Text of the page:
History of the Juniors

Only the Brier, which began in 1927, has been around longer than the Canadian junior men’s curling championship.

The first officially sanctioned (by the Dominion Curling Association) national schoolboys championship, as it was known then, was held in 1950 in Quebec City. Ten teams participated…Prince Edward Island, Nova Scotia, New Brunswick, Quebec, Ontario, Northern Ontario, Manitoba, Saskatchewan, Alberta and British Columbia.    Team members all had to attend the same high school or they were ineligible to represent a province.

The inaugural ‘Canadian schoolboys’ was won by Saskatchewan, skipped by Bill Clarke.  In fact, Saskatchewan won the first three ‘Schoolboys’, including back-to-back victories by skip Gary Thode in 1951-52.

After Ontario took the 1953 renewal, Saskatchewan proceeded to win three in a row again, with Bayne Secord joining Thode as consecutive two-time winners, in 1954-55.

From 1950-57, inclusive, the teams played for the Victor Sifton Trophy, named for the Canadian publishing magnate whose Sifton newspaper chain was the event sponsor.

In 1958, Pepsi-Cola became the title sponsor and Newfoundland joined the competition.  The championship became known as the Pepsi Schoolboys from 1958-75, before morphing into the Pepsi Juniors in 1976, when the competitor’s age limits were changed to reflect the guidelines adopted by the World Curling Federation for the world junior men’s curling championship, which had begun a year earlier in 1975.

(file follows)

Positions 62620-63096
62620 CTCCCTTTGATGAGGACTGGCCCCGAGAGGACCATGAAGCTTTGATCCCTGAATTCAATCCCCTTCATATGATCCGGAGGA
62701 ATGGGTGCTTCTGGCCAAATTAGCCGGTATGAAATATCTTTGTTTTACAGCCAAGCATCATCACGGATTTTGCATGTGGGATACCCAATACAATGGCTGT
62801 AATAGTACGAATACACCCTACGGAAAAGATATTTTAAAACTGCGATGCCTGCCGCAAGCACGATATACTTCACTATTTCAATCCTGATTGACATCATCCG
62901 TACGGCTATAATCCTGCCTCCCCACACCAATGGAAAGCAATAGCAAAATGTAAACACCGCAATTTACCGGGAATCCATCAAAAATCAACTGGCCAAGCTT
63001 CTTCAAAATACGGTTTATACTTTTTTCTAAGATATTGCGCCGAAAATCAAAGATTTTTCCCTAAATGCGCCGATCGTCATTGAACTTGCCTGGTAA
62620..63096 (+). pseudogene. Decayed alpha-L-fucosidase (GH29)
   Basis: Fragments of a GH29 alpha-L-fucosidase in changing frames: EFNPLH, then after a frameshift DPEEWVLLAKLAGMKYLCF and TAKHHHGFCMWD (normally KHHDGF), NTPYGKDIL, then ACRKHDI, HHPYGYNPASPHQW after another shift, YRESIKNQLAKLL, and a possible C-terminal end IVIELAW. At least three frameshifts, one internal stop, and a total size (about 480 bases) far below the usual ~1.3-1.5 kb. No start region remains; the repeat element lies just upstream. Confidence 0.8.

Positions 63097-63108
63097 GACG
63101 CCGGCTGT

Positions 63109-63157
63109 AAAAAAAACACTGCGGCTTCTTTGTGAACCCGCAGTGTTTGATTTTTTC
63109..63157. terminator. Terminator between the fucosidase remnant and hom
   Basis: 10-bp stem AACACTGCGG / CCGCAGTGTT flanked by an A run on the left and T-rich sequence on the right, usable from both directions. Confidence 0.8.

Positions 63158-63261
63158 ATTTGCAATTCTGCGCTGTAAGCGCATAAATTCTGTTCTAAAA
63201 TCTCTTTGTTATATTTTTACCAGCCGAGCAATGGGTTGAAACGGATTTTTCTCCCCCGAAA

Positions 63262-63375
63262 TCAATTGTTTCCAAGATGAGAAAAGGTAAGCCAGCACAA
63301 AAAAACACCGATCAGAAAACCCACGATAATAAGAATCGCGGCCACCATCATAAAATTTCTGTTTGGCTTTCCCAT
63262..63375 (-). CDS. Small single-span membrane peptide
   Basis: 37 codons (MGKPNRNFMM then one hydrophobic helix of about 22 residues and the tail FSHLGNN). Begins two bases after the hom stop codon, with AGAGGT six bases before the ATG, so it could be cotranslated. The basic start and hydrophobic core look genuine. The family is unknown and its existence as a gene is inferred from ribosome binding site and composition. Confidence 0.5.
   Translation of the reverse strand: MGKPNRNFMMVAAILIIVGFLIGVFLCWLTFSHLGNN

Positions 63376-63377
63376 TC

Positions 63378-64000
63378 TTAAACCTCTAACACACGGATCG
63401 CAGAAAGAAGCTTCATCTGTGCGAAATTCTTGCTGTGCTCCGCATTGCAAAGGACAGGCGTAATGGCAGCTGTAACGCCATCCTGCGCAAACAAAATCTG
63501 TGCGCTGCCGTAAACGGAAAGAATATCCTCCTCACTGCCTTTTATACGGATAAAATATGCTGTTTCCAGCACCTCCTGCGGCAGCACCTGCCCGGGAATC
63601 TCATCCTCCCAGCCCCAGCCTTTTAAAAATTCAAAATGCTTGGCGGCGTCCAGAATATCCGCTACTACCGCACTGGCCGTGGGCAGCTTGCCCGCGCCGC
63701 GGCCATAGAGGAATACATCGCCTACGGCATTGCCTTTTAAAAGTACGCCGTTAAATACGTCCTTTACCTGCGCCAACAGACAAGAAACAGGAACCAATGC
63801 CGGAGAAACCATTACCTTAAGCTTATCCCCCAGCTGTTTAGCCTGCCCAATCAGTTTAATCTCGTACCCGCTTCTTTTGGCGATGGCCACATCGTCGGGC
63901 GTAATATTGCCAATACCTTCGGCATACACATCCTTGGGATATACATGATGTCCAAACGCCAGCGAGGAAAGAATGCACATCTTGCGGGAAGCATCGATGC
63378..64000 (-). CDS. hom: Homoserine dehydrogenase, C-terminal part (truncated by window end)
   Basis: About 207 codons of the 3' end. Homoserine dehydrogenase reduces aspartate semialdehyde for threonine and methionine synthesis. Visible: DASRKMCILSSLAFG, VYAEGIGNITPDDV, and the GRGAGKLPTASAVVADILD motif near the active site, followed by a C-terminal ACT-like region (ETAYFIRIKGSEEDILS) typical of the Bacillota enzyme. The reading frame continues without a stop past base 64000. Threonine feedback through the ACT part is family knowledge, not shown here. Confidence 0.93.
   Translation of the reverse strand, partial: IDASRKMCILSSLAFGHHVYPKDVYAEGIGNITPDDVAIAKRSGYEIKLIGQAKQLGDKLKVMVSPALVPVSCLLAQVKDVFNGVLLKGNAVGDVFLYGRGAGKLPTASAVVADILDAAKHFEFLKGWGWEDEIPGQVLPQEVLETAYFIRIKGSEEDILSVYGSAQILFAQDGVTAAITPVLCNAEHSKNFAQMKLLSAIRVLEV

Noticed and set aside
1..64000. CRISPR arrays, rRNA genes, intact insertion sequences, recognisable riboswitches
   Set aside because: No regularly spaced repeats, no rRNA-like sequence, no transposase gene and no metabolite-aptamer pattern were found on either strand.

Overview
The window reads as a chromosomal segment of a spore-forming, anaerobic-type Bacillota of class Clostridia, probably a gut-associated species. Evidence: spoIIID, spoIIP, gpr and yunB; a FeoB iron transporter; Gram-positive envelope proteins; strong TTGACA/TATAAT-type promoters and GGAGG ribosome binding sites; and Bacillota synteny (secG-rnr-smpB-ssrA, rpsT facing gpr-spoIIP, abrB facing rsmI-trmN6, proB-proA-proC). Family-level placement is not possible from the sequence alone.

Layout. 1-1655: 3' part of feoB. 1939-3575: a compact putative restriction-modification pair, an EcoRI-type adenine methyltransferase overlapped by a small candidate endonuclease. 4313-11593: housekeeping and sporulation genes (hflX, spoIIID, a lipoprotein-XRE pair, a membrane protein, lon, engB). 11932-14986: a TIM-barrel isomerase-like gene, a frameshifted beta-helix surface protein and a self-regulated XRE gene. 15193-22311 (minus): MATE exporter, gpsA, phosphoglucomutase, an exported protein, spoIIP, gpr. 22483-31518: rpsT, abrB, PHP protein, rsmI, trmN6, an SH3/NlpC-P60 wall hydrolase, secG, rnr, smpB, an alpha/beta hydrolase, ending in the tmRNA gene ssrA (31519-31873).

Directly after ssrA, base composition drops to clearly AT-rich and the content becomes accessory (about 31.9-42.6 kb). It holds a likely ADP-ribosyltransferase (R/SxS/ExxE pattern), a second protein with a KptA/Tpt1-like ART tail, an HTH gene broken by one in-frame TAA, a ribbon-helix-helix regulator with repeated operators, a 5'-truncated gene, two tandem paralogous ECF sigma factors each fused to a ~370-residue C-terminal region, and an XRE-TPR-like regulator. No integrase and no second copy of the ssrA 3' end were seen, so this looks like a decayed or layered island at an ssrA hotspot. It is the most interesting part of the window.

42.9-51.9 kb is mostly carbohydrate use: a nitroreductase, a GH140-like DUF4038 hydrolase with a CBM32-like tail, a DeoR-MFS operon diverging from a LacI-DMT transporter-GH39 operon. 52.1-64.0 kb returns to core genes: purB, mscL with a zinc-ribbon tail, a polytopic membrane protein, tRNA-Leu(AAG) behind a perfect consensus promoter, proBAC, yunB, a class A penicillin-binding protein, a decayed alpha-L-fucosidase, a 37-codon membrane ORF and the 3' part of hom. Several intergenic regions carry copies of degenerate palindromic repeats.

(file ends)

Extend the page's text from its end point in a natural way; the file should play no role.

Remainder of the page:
Meanwhile, in 1971, the inaugural Canadian Girls Curling Championship was held at the Vancouver Curling Club, under the direction of chairperson Nellie Hrdlicka of Calgary, who had been the driving force behind creating such a national championship.

Only four teams (British Columbia, Alberta, Yukon (Territories) and Nova Scotia) participated in the event, which was won by Alberta’s Shelby McKenzie.

Beginning in 1972, the event was organized officially by the Canadian Ladies Curling Association.  Eight teams participated at the Rossmere Curling Club in Winnipeg, as host Manitoba, skipped by Chris Pidzarko, won the championship.

In 1980, Pepsi-Cola Canada Beverages also assumed sponsorship of the junior women’s championship, which continued to be held in a different city than the men’s championship each year.   However, in 1987, in Prince Albert, Saskatchewan, the Pepsi Junior Men’s and Women’s Canadian Curling Championships were combined for the first time under one roof and have remained together ever since.   Pepsi continued its long-time sponsorship of the Juniors through 1994.